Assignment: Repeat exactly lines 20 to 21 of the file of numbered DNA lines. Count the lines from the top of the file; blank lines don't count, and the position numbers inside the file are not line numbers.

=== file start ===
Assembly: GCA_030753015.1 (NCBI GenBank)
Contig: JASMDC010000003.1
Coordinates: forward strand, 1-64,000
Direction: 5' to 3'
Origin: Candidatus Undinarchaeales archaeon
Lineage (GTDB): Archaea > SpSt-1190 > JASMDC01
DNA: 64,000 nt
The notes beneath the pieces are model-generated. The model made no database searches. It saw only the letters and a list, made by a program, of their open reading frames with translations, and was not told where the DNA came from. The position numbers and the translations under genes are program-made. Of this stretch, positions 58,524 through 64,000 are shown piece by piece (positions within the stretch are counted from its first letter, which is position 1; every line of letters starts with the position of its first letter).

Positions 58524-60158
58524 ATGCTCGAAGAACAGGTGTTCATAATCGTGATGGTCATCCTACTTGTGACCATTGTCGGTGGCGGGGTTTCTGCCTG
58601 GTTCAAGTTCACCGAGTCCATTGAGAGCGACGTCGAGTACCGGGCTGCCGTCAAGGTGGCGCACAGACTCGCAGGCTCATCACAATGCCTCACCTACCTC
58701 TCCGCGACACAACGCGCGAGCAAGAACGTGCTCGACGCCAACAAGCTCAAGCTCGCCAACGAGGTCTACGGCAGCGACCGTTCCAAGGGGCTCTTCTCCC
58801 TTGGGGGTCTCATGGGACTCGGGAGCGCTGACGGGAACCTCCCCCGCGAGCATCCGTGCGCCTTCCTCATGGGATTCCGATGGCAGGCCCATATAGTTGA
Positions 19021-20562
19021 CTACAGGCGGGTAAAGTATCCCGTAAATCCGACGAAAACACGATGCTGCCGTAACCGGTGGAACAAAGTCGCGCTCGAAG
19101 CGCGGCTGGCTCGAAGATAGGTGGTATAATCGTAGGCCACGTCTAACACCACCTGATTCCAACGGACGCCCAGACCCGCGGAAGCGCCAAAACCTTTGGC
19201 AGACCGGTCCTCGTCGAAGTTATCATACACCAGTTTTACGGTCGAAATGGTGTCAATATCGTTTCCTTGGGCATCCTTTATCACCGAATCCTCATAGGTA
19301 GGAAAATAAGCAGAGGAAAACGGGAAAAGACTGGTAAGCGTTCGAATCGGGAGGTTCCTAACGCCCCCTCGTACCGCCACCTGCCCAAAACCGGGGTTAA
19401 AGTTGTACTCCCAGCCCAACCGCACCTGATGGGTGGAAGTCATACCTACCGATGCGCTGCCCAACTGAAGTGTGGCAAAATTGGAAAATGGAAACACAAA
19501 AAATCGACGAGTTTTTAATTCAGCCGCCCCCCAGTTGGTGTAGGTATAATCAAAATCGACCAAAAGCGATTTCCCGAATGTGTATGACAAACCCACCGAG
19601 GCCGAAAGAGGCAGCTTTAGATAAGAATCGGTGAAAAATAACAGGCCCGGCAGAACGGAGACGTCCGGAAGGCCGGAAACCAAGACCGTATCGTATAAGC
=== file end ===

19501 AAATCGACGAGTTTTTAATTCAGCCGCCCCCCAGTTGGTGTAGGTATAATCAAAATCGACCAAAAGCGATTTCCCGAATGTGTATGACAAACCCACCGAG
19601 GCCGAAAGAGGCAGCTTTAGATAAGAATCGGTGAAAAATAACAGGCCCGGCAGAACGGAGACGTCCGGAAGGCCGGAAACCAAGACCGTATCGTATAAGC